What’s wrong with feminism #1

As I was following a discussion on abortion that morphed into a debate about feminism, I could not resist chiming in with my standard mantra about the evils of cultural Marxism.

Naturally, I was asked: What’s wrong with feminism? It started with this statement:

“In our society, we have accepted the role of women in the workplace. That role/lifestyle/set of opportunities in life is/are made more possible by the woman having the same sexual freedom as men. Sexual mistakes happen. In order to “level the life playing field”, our society has provided ways for a woman to do just that. This does not mean she must/will never have children – just on her terms and in concert with a life partner of mutual choice. That’s an equal relationship. That is a cornerstone of our modern society.”

That was a challenge that needed an answer. My short answer was pointing out that there was never to be a level playing field, that we will never be on equal footing.
Women were sold on the stupid Marxist idea of equal outcomes which is killing the family, destroying reproduction rates and in the end will bring down Western civilization itself.
Here is my full answer, part one.

As I said, the conversation started with abortion, so it is no wonder that feminism got into it via the issues of “reproductive rights”. The comments in the discussion represented perfectly the generic view of feminism: A call to men to be nicer to women. That we should wash the dishes and change the diapers more often, let them try to be like us when it comes to promiscuity and if a “sexual mistake happens”, let them just kill that baby. If they want to keep it, men will collectively finance it. If they want ‘equality’, let’s give it to them. It’s only fair.

Men’s attitude towards feminism is a mix of chivalry, complacency and a ton of virtue signaling. We should be nice, we can afford it and it makes us look good on the top of it.
It is just like the tacit support for the welfare state. Sing along: ||: we should be nice, we can afford it…..:||

So here we are. What’s wrong with feminism? In one word: Marxism. And I am not the only one saying this.
The essence of Marxism is the quote on his grave:

The essence of feminism is best formulated by Catherine MacKinnon:

The essence of ANY cause the leftists embrace is a drive toward the same goal. Environmentalism?
Naomi Klein wrote a book explaining why and how communism is the only answer to its problems.
But I digress. Let’s focus on Marxism.

The point of the Marx quote above is the idea that the world is not what it is, but what we want it to be. The belief that reality is irrelevant, truth and history are irrelevant because we can subject anything to our will. The only thing that matters is what we want and the political power required to get it.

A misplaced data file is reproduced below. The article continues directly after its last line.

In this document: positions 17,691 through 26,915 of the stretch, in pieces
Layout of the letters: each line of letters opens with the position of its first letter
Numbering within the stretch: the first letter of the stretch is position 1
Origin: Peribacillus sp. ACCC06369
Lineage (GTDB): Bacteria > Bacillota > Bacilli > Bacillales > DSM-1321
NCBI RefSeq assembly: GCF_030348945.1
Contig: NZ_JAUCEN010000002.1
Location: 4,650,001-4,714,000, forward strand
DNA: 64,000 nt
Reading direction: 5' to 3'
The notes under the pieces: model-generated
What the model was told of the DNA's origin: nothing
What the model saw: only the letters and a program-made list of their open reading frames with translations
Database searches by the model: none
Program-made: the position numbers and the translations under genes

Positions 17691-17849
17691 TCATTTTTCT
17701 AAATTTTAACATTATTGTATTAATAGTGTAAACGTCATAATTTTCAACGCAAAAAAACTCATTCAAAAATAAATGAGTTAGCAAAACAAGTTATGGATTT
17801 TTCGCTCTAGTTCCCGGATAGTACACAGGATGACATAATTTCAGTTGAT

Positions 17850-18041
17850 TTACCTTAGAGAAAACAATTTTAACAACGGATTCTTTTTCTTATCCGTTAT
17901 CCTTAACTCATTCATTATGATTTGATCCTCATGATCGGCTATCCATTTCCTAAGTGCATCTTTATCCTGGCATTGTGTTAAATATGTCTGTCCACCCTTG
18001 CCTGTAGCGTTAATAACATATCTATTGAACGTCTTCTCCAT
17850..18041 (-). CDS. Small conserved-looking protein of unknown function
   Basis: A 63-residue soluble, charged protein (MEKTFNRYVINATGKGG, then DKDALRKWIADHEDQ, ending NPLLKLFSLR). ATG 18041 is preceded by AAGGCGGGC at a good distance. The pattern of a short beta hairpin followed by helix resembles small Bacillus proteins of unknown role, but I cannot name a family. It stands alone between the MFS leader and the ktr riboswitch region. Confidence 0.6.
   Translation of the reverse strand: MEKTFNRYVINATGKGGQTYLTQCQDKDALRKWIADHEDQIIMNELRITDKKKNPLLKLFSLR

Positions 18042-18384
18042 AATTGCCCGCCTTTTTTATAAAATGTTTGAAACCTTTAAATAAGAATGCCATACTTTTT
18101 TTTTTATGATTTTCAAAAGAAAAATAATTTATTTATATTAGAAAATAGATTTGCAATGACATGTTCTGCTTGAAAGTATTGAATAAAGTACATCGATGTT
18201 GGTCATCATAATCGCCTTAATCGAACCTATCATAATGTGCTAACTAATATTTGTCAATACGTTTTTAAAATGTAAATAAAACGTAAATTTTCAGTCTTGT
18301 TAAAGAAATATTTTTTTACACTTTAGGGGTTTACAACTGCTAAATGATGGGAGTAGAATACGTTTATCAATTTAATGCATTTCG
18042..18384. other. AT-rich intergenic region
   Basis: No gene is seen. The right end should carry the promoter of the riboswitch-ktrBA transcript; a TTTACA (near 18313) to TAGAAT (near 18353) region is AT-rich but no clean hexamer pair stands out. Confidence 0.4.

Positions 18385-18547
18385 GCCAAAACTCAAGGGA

Another central thesis of Marxism is that everything in this world is a zero-sum game.
That in every human interaction there must be a winner and a loser. An oppressor and an oppressed. An exploiter and an exploited. Since these relationships are predicated on coercion, the only way they can be changed is through political violence.

The aim of Marxism anywhere it is practiced is the creation of a world of its vision through the destruction of everything that does not conform to it. The vision may be fuzzy, but the destruction is very real. Marxists are unbeatable when it comes to destroying things, not so much when it comes to creating them. Marxism is all about politics and power and so are all the movements it inspires.

First wave feminism was mostly about civil rights, but second and third wave or post feminism are all about gaining political power for its own sake, where actual women, just like the ‘proletariat’ for the communists, are seldom more than brainwashed pawns of a power-hungry ideological elite.

But let’s be a little more specific. The insanity of feminist claims and demands are discussed widely, so I will not spend too much time on them. I will, however, spend a little more time on the aspects I do not see discussed much: the reasons for the Marxist misrepresentation of history and the statist encouragement of feminism.

The denial of reality

Feminism starts with the denial of reality, science, biology, psychology, logic, and even the concept of evolution. Let me be blunt: men and women are different. They have different biological functions and their bodies, their brains, their personalities adapted to the requirements of those different biological functions.

Men and women have different abilities, attitudes, desires, and proclivities. They have fundamentally different reproductive strategies: men want to spread their seed far and wide, while women want to find the best possible male to share genes with. These differences did not appear out of nowhere, they are the results of millions of years of evolution. Gestating and nursing females are more vulnerable than the males who are supposed to protect and to provide for them. Dismissing our evolutionary history is wrong.